Boone County Sheriff’s Deputy ‘Jake’ Pickett, 34, succumbed to a gunshot wound sustained March 2, 2018, while aiding the Lebanon Police Department in a manhunt.
Three men fled police when LPD went to a Lebanon home to serve a warrant. Pickett and his K-9 partner pursued one suspect who shot Pickett as he rounded a corner of an apartment building on foot.
Pickett was taken to Witham Health Services and then flow to St. Vincent Hospital in Indianapolis where he was kept on life support until March 5 so his organs could be donated.
His assailant pleaded guilty to murder and was sentenced to life in prison without the possibility of parole.
Pickett’s parents and other family members were at Monday’s memorial service.
Michael Earl Greene
Indiana State Police Master Trooper Michael Earl Greene, 43, was fatally shot Feb. 5, 1993, by one of two men he saw urinating along Interstate 65 just south of Boone County.
Both were wanted on outstanding warrants, and one suspect shot Greene as he handcuffed the other suspect. The shooter was sentenced to death but died in prison in 2007. The other was convicted of reckless homicide and has since been released from prison.
Greene’s daughter-in-law, Annie Greene, was at Monday’s ceremony with her daughters. Annie is a crime scene investigator for the Whitestown Police Department. Her husband, Michael Greene, a former Boone County Deputy, was working as a Monroe County Sheriff’s Deputy Monday night.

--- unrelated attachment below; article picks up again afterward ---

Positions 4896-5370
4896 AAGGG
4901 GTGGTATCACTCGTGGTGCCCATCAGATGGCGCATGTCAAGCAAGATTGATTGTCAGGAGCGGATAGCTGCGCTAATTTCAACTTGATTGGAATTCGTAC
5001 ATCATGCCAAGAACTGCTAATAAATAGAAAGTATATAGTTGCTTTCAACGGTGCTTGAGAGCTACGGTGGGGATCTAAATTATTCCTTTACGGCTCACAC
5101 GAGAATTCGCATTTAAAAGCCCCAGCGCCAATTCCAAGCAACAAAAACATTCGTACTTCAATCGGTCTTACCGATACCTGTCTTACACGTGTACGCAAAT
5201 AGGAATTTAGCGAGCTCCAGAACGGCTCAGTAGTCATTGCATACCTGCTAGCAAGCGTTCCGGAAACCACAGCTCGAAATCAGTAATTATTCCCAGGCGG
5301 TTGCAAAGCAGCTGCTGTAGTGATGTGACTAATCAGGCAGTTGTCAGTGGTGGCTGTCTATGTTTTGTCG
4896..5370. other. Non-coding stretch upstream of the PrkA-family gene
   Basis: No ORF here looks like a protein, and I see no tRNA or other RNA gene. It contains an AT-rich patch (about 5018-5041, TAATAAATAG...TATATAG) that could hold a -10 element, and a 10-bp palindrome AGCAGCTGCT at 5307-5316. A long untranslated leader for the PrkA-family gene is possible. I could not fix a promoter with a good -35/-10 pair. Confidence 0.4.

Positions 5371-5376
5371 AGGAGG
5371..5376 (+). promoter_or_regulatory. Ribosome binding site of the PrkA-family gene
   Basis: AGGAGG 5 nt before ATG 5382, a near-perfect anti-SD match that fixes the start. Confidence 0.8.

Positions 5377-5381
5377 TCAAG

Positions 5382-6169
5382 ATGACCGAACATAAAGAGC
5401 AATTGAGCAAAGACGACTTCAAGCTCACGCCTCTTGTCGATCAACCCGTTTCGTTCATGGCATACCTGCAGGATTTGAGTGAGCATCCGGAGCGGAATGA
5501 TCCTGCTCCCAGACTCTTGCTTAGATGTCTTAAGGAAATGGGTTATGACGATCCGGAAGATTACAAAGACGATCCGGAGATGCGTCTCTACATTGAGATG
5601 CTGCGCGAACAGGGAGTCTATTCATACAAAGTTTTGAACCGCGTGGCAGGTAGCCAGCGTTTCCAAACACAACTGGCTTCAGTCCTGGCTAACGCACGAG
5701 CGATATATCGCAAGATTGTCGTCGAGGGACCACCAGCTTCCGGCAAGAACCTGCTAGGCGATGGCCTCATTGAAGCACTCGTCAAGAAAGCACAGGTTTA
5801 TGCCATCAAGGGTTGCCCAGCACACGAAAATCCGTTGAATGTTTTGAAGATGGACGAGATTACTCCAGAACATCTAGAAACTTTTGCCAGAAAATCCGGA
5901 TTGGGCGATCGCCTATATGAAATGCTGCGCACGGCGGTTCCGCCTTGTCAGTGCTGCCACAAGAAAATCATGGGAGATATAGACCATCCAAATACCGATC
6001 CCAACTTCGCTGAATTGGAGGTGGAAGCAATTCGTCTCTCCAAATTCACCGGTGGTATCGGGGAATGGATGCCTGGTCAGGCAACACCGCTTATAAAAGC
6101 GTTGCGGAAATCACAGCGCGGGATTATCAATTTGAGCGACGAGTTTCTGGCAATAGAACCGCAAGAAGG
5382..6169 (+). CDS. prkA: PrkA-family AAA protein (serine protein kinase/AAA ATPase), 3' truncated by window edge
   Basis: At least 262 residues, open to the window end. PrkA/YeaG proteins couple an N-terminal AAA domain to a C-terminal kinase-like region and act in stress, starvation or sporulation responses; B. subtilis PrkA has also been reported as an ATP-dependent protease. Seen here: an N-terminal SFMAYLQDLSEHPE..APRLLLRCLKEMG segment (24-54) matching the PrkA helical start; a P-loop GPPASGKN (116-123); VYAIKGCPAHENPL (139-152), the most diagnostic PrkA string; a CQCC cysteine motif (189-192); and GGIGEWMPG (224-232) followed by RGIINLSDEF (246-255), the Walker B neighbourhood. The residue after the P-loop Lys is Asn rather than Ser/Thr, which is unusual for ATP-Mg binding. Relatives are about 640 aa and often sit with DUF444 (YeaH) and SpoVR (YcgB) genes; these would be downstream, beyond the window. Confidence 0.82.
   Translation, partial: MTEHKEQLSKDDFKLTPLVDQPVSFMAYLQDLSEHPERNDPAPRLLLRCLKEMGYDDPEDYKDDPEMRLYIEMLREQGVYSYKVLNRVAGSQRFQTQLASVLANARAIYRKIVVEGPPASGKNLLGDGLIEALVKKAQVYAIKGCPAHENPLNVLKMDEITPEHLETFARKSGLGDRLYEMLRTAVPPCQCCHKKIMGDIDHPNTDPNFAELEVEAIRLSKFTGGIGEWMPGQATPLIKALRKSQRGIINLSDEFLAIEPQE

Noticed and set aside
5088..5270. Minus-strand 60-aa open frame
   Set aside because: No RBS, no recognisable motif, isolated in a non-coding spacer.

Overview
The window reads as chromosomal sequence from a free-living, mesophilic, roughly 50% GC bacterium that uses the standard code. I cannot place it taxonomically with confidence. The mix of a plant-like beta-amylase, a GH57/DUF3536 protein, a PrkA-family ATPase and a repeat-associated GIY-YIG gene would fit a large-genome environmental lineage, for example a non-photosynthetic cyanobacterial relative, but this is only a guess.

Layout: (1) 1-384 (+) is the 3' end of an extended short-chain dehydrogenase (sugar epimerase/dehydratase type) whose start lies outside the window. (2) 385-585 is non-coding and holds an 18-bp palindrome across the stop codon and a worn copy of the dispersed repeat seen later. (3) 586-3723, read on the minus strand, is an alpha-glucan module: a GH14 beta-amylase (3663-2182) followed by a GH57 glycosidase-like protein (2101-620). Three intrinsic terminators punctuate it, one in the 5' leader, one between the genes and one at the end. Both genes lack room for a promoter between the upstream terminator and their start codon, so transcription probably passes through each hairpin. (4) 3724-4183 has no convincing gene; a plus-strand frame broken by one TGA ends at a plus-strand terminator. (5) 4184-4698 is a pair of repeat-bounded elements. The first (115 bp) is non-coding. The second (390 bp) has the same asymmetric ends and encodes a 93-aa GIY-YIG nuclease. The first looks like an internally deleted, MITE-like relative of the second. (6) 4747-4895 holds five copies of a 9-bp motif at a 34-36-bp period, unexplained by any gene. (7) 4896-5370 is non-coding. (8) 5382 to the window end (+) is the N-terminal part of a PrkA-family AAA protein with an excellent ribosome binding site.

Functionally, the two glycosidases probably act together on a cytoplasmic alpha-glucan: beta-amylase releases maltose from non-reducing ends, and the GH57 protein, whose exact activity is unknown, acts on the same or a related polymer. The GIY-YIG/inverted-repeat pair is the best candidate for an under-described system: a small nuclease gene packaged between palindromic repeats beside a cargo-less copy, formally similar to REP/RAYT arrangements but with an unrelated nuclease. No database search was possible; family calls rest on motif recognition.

Richard Gerald Brown
Indiana State Police Trooper Richard Brown, 40, was investigating an accident Sept. 27, 1967, when another vehicle struck and killed him on Interstate 74 between Jamestown and Lizton.
Brown left behind four children, including Boone County Assessor Lisa Garoffolo, who was only 12 years old at the time.
The second accident also killed two others and critically injured one person.
Boone County Sheriff John Peper, 38, had held office only five weeks when he suffered fatal injuries from a crash on a sleet-covered road Feb. 7, 1935.
He and a deputy were responding to another accident on U.S. 52 just north of Lebanon when the car they were in lost control and flipped.
Peper’s wife was appointed as sheriff to serve the remainder of his term. She was Boone County’s first female sheriff and only the third to serve as sheriff in Indiana.